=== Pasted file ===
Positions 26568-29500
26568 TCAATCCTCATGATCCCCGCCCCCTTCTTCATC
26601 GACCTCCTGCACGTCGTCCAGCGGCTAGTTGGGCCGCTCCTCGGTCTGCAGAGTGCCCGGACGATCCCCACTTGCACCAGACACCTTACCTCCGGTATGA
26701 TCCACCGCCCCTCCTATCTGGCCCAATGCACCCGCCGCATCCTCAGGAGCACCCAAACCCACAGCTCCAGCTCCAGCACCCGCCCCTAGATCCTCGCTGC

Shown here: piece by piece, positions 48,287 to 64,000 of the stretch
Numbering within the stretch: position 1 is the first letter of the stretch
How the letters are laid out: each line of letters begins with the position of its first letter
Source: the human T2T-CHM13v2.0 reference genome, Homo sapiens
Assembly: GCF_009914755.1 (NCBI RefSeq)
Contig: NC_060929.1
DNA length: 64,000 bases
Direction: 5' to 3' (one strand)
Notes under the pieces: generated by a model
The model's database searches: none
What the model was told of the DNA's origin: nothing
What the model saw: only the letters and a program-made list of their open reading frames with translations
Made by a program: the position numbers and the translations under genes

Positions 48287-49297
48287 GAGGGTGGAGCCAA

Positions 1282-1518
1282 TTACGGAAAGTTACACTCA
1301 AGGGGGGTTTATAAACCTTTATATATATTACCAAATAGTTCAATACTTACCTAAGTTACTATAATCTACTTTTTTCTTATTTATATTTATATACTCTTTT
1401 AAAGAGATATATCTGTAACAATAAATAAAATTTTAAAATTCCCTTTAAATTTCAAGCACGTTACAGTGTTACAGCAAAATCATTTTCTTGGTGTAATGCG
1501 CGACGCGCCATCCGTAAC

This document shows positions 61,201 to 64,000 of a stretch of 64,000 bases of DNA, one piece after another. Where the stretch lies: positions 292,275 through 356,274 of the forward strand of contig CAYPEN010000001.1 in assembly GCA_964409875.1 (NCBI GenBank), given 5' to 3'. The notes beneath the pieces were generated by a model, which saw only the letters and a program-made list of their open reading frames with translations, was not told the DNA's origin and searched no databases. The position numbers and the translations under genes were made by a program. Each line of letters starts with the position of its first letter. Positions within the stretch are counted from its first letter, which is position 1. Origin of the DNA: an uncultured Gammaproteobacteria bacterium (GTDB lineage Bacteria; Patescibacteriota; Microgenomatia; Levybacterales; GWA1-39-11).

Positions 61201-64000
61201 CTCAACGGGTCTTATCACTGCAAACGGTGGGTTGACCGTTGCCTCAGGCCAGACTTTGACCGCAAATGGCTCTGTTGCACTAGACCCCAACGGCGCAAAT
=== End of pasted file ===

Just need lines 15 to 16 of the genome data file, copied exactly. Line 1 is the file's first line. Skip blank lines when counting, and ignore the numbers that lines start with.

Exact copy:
What the model was told of the DNA's origin: nothing
What the model saw: only the letters and a program-made list of their open reading frames with translations